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Lowell Brueckner

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The Valley of Vision


The Western Wall in the valley of vision
Please let me remind you to have your Bible open, so that you can follow this study verse-by-verse. Thank you and may you be blessed, as you contemplate this chapter.
21. An expository study of Isaiah, chapter 22

The valley of vision

“(I) will bring them to the place where I have chosen to cause My name to dwell” (Neh.1:9). This is one example of the multiplied times, in which God tells of His selection of Jerusalem, as His special possession, over all the cities of the world. We have already learned of His descriptive language, in speaking of cities and lands. A few chapters back, He called Ethiopia, “the land of whirring wings” and just in the last chapter, He labeled Babylon, “the wilderness of the sea”. However, no other place on earth, besides Jerusalem, could be called “the valley of vision”. It is His own poetic title for this city of prophets.  It holds a bittersweet charm, because it introduces a portion, which is anything but charming.

“The valley of vision” brings to mind Psalm 125:2, “As the mountains surround Jerusalem, so the LORD surrounds his people, from this time forth and forevermore.” (We have a Jewish boys’ choir singing this verse  on our Spanish blog…
Because it is surrounded by mountains, Jerusalem appears to be a valley.

From here, Isaiah himself had seen so much from the mind of the Lord, concerning so many cities and countries, but now the vision turns to the choice city itself. I say it is choice, because God has chosen it for Himself and it is choice, because of its many desirable traits, useful to God and His people. It is the only place in which sacrifices could or can be offered to Him. It is the Holy City, the beloved city.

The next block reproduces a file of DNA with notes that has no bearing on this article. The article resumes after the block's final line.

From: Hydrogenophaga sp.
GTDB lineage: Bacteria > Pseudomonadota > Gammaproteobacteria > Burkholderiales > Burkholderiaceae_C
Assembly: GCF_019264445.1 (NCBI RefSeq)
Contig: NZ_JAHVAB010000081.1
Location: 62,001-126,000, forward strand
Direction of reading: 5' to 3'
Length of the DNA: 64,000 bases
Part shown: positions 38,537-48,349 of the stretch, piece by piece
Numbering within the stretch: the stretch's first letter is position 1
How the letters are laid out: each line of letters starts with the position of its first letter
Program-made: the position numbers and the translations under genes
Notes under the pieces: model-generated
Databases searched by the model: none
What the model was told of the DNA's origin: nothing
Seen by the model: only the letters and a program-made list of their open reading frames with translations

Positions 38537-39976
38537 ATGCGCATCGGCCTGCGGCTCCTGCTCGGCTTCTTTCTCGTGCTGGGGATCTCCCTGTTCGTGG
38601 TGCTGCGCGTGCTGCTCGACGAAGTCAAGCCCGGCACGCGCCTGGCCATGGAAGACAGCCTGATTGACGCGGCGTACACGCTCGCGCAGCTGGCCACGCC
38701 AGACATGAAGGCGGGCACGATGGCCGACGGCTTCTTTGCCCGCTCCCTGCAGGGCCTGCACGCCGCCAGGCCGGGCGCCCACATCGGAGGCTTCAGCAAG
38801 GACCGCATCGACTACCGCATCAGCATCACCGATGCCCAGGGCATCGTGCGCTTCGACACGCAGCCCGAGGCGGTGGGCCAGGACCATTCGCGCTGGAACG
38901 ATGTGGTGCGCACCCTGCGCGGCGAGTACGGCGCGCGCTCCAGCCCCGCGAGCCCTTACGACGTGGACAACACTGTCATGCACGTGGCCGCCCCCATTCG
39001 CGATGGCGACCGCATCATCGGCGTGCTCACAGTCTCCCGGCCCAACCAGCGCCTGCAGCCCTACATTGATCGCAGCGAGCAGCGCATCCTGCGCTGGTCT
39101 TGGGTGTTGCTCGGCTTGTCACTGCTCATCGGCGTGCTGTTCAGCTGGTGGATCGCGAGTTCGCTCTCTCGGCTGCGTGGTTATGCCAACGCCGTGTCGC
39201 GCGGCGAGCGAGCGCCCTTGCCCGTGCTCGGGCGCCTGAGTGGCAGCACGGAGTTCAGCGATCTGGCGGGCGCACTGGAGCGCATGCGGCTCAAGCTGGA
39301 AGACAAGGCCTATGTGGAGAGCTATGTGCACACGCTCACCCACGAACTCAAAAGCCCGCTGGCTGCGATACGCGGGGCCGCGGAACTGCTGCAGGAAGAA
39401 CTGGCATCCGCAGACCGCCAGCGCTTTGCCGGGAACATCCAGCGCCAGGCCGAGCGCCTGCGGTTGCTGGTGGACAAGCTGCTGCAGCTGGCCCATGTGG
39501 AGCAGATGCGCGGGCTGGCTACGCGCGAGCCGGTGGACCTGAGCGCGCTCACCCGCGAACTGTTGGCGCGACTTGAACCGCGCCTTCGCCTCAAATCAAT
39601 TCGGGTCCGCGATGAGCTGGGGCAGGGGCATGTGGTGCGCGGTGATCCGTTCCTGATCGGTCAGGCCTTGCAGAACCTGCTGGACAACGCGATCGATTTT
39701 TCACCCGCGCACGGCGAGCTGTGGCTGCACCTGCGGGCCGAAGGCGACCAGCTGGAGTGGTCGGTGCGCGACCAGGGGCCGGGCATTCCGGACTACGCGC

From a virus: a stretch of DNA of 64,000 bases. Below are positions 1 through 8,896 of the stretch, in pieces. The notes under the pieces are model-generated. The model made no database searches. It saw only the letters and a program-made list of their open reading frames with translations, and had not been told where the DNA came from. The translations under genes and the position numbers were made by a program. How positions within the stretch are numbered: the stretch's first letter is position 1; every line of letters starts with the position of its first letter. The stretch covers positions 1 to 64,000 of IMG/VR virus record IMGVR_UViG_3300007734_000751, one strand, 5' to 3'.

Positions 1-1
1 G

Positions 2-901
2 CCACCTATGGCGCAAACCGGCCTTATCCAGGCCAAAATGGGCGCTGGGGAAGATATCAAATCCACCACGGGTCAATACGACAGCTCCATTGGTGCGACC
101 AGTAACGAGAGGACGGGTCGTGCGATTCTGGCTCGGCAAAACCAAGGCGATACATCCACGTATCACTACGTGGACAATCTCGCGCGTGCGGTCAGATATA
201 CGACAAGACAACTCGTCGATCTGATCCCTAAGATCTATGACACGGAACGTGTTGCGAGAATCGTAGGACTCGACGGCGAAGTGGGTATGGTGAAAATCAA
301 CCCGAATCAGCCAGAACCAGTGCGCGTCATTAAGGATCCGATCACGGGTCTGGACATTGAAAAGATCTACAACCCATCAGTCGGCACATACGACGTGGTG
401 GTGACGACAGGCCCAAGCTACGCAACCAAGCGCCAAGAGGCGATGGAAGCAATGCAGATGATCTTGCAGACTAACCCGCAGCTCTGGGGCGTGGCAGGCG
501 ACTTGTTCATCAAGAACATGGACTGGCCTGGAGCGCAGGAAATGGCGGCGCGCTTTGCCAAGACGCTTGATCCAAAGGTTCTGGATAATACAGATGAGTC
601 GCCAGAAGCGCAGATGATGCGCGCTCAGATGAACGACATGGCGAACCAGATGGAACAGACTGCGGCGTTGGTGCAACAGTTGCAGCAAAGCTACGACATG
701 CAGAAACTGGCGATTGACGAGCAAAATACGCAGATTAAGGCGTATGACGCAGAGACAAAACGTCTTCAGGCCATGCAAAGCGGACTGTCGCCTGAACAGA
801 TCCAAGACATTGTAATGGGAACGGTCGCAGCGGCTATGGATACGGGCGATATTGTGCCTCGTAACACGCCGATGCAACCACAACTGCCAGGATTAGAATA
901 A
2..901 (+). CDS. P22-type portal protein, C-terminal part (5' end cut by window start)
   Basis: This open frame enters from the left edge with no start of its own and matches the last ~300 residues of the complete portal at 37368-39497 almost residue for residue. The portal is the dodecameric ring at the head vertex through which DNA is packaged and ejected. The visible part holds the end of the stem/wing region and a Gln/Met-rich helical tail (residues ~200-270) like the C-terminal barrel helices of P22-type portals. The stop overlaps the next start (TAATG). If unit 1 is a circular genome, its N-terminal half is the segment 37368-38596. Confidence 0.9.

In Jerusalem, prophets lived and declared the word of the Lord, and in Jerusalem, prophets died. Jesus said, “I must go on my way today and tomorrow and the day following, for it cannot be that a prophet should perish away from Jerusalem” (Luke 13:33). The statement was one of sad irony, because, not only Jesus, but many of the prophets, were rejected by their own people and in their own beloved capital, were put to death. His heart broke and He sobbed with anguish over its plight: “When he drew near and saw the city, he wept over it, saying, "Would that you, even you, had known on this day the things that make for peace! But now they are hidden from your eyes.”

The time has come for the “valley of vision” to drink the bitter cup of judgment. They become the theme of the oracle. Isaiah is deeply involved and weeps, not for himself, but for the Jews. His grief is deep and he looks for solitude, in order to express it freely (v.4). He will live to see this prophecy fulfilled and once again, like a true prophet, he lives his burden. It is more acute now, because it concerns the daughter of his people and not a foreign power.


The population had gone to the flat housetops, where they habitually went for their devotions, and from which they could look into the distance to see if friend or enemy was approaching. It was a place to give vent to their emotions and their fears… a very useful part of the house (v.1).